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The Cass Review is an overdue reality check

Ellis Coughlan
April 17, 2024

The publication of the Cass Review last Wednesday serves as a critical wake-up call for policymakers, medical professionals, and ideologues alike. This independent four-year review of gender identity services for young people is a pivotal moment that demands recognition, and its findings must not be diminished.

The 398-page report, written by Dr Hilary Cass OBE, has made 32 recommendations. Several of these affirm what many of us have known for some time: gender care for young people requires rapid remodelling.

The report acknowledges that the rise in gender confusion among children and young people stems from more than just gender dysphoria. It also highlights the toxic polarisation in the transgender debate. We urgently need more nuanced and evidence-based approaches in addressing these sensitive, complex issues.

The increase in referrals to the NHS’s gender identity development services (Gids) is a pressing concern. Between 2009 and 2021 there has been just under a 10,000 per cent increase in referrals. Figures rose dramatically, particularly among those assigned female at birth.

Cass rightly attributes part of this rise to socio-cultural factors and the significant rise in social media usage. Young people in the report consistently cited difficulties in finding trusted information. Meanwhile, some online influencers even encourage secrecy from parents.

Children are heavily influenced by online content and are often more susceptible to social influence than guidance from professionals.

The broader mental health crisis among adolescents is also to blame. The report noted marked increases in self-harm and eating disorders, particularly among girls.

It is no coincidence that there is a higher prevalence of those with autism spectrum disorder purporting gender distress. Also, many de-transitioners retrospectively cite poor mental health pre-transition. Patients must receive the appropriate treatment, whether this be gender-related care, or mental health support.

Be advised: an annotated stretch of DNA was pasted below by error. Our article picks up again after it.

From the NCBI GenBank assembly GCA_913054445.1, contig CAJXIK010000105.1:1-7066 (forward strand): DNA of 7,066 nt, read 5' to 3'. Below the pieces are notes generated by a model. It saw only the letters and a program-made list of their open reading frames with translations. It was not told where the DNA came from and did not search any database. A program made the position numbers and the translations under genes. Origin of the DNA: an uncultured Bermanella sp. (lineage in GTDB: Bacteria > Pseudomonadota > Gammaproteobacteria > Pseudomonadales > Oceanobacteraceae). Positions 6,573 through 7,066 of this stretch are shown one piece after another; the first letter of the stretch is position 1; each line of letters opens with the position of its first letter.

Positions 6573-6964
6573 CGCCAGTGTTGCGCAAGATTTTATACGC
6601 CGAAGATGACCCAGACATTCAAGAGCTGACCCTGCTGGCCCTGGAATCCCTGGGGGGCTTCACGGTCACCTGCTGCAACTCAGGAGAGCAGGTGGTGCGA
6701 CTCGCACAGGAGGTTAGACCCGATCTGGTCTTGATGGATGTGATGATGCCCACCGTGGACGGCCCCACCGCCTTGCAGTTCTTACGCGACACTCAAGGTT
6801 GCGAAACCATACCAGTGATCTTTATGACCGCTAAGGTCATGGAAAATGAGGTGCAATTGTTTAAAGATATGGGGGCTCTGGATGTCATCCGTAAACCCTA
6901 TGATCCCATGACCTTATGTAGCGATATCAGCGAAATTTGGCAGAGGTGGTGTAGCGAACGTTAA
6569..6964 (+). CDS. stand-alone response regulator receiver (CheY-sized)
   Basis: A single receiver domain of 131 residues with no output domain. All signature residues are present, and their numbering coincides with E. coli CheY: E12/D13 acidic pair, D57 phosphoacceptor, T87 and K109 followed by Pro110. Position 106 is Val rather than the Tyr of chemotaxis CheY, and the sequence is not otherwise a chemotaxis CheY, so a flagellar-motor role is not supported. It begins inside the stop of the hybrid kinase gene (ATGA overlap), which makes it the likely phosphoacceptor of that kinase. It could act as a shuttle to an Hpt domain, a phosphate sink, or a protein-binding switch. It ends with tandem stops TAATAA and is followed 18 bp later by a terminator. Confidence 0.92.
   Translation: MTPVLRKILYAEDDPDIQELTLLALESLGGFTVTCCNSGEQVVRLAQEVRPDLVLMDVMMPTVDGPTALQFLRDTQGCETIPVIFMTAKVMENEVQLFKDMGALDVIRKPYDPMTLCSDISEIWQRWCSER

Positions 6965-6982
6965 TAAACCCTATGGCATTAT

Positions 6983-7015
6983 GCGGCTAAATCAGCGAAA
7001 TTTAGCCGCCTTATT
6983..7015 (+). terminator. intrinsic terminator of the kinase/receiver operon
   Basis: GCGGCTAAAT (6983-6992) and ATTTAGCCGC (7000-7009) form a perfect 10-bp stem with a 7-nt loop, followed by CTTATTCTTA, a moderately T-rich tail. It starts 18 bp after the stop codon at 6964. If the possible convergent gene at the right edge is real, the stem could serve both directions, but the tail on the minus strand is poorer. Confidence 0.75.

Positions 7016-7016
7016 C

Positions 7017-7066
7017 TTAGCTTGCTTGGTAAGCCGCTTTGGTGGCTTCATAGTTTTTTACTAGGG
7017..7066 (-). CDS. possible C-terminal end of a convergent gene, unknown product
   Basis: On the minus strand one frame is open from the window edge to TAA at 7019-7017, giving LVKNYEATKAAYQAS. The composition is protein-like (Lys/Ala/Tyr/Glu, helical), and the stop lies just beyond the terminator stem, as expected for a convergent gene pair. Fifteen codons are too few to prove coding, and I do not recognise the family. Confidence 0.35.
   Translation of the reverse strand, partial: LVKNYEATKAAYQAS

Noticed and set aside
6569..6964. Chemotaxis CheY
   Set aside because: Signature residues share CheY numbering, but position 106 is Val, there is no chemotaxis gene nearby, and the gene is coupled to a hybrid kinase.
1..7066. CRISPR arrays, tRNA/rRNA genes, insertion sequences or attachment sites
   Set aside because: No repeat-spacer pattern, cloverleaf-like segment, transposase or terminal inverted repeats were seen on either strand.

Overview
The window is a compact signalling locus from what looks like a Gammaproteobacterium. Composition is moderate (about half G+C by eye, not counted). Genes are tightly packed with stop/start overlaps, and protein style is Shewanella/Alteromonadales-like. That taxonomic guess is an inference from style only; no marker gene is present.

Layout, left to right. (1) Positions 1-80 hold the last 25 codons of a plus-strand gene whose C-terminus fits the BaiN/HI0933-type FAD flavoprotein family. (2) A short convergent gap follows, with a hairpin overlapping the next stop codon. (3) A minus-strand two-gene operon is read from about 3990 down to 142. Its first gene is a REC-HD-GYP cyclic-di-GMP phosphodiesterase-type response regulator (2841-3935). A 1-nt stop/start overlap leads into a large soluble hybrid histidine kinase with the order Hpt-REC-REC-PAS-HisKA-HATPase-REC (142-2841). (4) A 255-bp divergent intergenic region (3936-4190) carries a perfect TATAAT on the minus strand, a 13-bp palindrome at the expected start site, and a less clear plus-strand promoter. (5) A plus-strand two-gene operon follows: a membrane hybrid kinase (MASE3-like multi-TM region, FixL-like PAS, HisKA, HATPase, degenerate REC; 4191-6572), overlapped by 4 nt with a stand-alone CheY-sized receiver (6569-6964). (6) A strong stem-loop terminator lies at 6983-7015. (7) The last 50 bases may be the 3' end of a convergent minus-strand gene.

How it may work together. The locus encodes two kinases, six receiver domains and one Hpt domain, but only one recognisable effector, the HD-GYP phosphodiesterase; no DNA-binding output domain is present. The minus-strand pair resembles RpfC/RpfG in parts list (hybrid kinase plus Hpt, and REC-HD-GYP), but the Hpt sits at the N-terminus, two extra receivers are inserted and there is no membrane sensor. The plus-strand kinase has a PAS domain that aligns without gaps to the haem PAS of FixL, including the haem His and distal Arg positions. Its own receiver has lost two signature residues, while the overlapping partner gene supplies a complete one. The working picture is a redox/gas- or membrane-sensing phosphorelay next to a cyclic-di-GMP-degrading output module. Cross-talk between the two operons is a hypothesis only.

Adolescence is a difficult period. It is dangerous to blindly affirm anyone experiencing gender incongruence at such a fundamental time. A 15-year longitudinal study of 2,700 children found most of those experiencing gender non-contentedness during adolescence grew out of it. These results help adolescents realise that it is normal to have doubts about their gender identity.

This is not to say that some of those experiencing gender incongruence should not be allowed to transition. However, it is hard to justify medical interventions on the basis of weak evidence. It is irresponsible, and counterproductive to the trans cause. Hormone treatments should be allowed at 16 for those diagnosed with gender dysphoria. 16-year-olds can consent to sex, leave home, join the army, or even get married. However, as Cass notes, hormones must be prescribed with extreme caution.

A holistic approach that transcends ideology is paramount. Young people experiencing gender distress must be screened for neurodevelopmental conditions and given mental health assessments.

Young people experiencing gender distress must be screened for neurodevelopmental conditions and given mental health assessments. Quote

In recent years, the transgender debate has been trapped in a binary tug-of-war. Polarising statements like those from the Prime Minister, who declared “a man is a man and a woman is a woman”, only exacerbate this divide. Such rhetoric is unhelpful and negates constructive dialogue.

Ideology must be removed from the clinical debate. It is disappointing that some NHS trusts refused to cooperate with the review. This could prove detrimental to developing effective care pathways.

A balanced discourse is absolutely essential. Healthcare professionals must be able to discuss openly without professional repercussions or fear of being maligned.

Dr Cass even notes “there are few areas of healthcare where professionals are so afraid to openly discuss their views, where people are vilified on social media and where name-calling echoes the worst bullying behaviour.” I echo her sentiments in this regard: “This must stop.”

Wes Streeting’s assertion that he welcomes the Cass review is promising. Thousands of children are stuck on waiting lists for gender identity treatment. Only by taking an evidence-based approach can an incoming Labour government cut these lists down.

Most importantly, implementing the findings of the report will ensure children and young people receive the gender treatment, or mental health support, they desperately need.

Removing ideology from medical and public discourse is not merely a recommendation. It is a necessity for truly supporting the wellbeing of transgender young people. The government must heed, and build on, the findings of the Cass Review.

We must strive for a healthcare system which embraces complexity and individuality with empathy and scientific rigour. This is crucial in ensuring effective medical care and affirming dignity for all young people, regardless of their gender identity.

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Ellis Coughlan is a Political and Media Consultant at Bridgehead Communications. 

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